Regaining independence – Lithuania since 1990
After the introduction of a multi-party system, Sąjūdis received the majority of the seats in the elections for the Supreme Soviet of the Lithuanian SSR on February 24 and March 4, 1990. Thereupon Lithuania declared its state independence on March 11, 1990 as the first Soviet Union republic (renamed the Republic of Lithuania on the basis of its pre-war constitution). The musicologist and chairman of the Sąjūdis Council, V. Landsbergis, was elected President of the Supreme Council, Kazimiera Prunskienė (* 1943) Prime Minister (the latter in office until January 1991).
The Moscow central government responded by imposing an economic embargo (April to July 1990). Provocations by the Soviet Army stationed in Lithuania and numerous bloody border incidents culminated on January 13, 1991 with the storming of the television tower and radio building in Vilnius by Soviet OMON units (special forces; 14 dead). In January 1991 Gediminas Vagnorius (* 1957) became head of government. After the failed Moscow coup in August 1991, Lithuania’s independence was recognized internationally. In September 1991 Lithuania became a member of the UN. Aleksandras Abišala (* 1955) succeeded Prime Minister Vagnorius, who was overthrown in July 1992.on. In the first free parliamentary elections on October 25, 1992 and November 8, 1992, the LDPA won, whose chairman A. M. Brazauskas also won the presidential elections in February 1993. On August 31, 1993, as agreed, the last Russian troops left the country.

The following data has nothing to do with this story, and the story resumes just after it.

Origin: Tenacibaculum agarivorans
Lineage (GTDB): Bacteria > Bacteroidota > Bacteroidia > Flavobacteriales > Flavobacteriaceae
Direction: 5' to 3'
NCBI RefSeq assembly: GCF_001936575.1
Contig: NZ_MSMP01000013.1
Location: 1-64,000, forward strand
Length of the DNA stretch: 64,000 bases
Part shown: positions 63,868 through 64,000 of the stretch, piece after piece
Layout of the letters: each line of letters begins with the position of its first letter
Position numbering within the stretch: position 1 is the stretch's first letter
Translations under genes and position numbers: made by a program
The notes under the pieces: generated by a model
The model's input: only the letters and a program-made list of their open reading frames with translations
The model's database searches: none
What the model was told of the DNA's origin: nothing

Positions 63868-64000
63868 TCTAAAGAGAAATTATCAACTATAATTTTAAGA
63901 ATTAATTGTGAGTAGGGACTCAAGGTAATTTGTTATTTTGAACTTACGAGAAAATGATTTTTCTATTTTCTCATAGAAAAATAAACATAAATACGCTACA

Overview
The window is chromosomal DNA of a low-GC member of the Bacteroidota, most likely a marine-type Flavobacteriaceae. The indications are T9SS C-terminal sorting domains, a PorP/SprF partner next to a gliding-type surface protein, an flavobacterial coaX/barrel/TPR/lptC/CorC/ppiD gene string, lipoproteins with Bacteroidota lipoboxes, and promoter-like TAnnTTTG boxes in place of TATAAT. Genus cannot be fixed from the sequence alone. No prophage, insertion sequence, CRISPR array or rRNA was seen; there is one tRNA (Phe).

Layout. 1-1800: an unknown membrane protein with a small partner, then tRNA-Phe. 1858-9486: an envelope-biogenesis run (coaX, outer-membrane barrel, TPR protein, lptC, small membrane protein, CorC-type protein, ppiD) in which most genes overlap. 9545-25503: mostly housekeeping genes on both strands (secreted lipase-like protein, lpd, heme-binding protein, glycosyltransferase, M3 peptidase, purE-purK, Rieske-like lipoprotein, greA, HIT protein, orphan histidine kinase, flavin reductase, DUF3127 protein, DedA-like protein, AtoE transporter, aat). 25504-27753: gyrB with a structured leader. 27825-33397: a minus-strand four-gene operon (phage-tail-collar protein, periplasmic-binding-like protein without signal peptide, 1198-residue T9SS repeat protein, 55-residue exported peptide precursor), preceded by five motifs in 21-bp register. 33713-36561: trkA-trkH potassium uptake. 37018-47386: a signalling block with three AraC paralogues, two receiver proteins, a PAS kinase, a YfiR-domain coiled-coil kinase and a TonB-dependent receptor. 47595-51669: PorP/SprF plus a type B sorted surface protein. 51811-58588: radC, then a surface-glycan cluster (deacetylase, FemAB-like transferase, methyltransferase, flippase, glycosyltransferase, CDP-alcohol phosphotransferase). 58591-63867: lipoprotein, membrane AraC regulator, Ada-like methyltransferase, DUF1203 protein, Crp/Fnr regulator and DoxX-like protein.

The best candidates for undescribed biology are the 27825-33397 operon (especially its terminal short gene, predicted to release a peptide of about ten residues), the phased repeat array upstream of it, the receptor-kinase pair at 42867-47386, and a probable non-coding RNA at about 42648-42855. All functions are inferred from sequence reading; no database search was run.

Domestically, the Prime Minister Adolfas Šleževičius (* 1948), who had been in office since March 1993, failed on February 8, 1996 due to a banking affair. In the parliamentary elections on October 20 and November 10, 1996, the Fatherland Union (TS) led by V. Landsbergis won; Vagnorius was again prime minister. On January 4, 1998, V. Adamkus, who had only recently returned to Lithuania from the USA, prevailed in the runoff elections for the presidency.
In May 1999, Prime Minister Vagnorius, who had come into conflict with Adamkus, resigned. The next head of government, R. Paksas, was replaced by A. Kubilius (both TS) in November 1999. In the parliamentary elections on October 8, 2000, the social democratic coalition led by Brazauskas (since January 2001 the Lithuanian Social Democratic Party [LSDP]) became the strongest political force; Paksas took over the office of head of government at the head of a center-right coalition(Chairman of the Lithuanian Liberal Union [LLS]). Its cabinet broke apart in June 2001 after months of dispute over planned tax reforms and privatization projects. Thereupon Brazauskas became Prime Minister on July 3, 2001; He formed a center-left government from the LSDP, the social-liberal New Union (NS) and the faction of independent parliamentarians, which, in addition to adhering to reform goals, emphasized greater attention to socio-political requirements.